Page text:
• Axon extension and growth of new telodendrons (and synapses) are guided by several factors, including the nerve growth factor (NGF). The branching processes, in turn, play a role of fundamental importance in neuroplasticity, for instance, in cognitive processes such as memory and learning[1].

Myelin Sheath[edit | edit source]

Saltatory Conduction.gif

Myelin is a fatty substance that wraps around nerve fibers and serves to increase the speed of electrical communication between neurons.

Myelin is made by two different types of support cells.

  1. In the central nervous system (CNS) cells called oligodendrocytes wrap their branch-like extensions around axons to create a myelin sheath.
  2. In the nerves outside of the spinal cord, Schwann cells produce myelin.
  • Regardless of where it is in the nervous system, all myelin performs the same function, enabling efficient transmission of electrical signals[3].
  • Demyelination is the term used to describe the destruction of the myelin sheath. This damage causes nerve signals to slow down or stop, resulting in neurological impairment.

Image: Myelinated neurons are faster than unmyelinated neurons because of Saltatory motion.

Axon Hillock[edit | edit source]

Axon Hillock.png

The axon hillock is a cone-like part of the axon. This part of the axon has considerable functional importance since action potential originates here. In other words, this region of the neurolemma processes the incoming signals from other neurons. It represents a trigger zone where the summation of incoming graded excitatory (excitatory postsynaptic potentials, EPSPs) and inhibitory (inhibitory postsynaptic potentials, IPSPs) potentials are realized and, in turn, the action potential is realized or not. If the summation overcomes the threshold limit of the axon hillock, potential starts, and it will be transmitted, in a continuous or saltatory mode, along the axon toward the synapse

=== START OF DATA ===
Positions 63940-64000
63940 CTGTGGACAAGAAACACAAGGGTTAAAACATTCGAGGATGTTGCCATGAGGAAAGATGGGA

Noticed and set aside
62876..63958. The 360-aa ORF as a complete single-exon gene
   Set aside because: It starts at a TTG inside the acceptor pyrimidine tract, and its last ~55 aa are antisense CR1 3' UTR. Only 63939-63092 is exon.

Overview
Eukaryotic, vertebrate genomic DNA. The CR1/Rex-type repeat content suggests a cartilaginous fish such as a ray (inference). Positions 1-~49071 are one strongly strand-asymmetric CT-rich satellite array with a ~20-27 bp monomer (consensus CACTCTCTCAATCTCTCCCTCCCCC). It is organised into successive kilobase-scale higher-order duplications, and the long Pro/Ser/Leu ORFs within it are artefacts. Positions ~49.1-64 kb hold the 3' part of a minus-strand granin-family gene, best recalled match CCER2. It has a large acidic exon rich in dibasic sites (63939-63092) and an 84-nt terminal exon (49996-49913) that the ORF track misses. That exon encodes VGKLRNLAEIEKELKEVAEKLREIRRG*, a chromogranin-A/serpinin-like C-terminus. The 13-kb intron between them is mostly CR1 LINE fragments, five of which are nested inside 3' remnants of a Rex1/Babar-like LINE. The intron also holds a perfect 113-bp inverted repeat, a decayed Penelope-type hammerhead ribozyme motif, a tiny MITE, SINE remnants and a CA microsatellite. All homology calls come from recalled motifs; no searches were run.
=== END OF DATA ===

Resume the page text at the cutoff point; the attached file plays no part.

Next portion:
Axonal Transport[edit | edit source]

Neural signaling-human brain.gif

The axonal transport is of fundamental importance for the development, maintenance, survival, and functioning of neurons. This happens via molecular motors. The axon is devoid of the apparatus for protein synthesis and therefore is under the control of the cell body.[4]

  • Axonal transport is an energy-dependent process that involves microtubules and the microtubule-based motor proteins, the dyneins and kinesins
  • Metabolic demands of the axon involve a continuous movement from the cell body along the axon to its endings (of proteins, enzymes, chemical transmitters, synaptic vesicles, monomeric subunits of neurofilaments, and membrane components).
  • In addition to the continuous exchange of the structural constituents of the axon, axonic flow is necessary to continuously supply the synapses of neurotransmitters and enzymes for their synthesis and degradation.
  • Approximately, a volume of cytoplasmic constituents equal to three times the volume of the cell body is transported daily along the axon.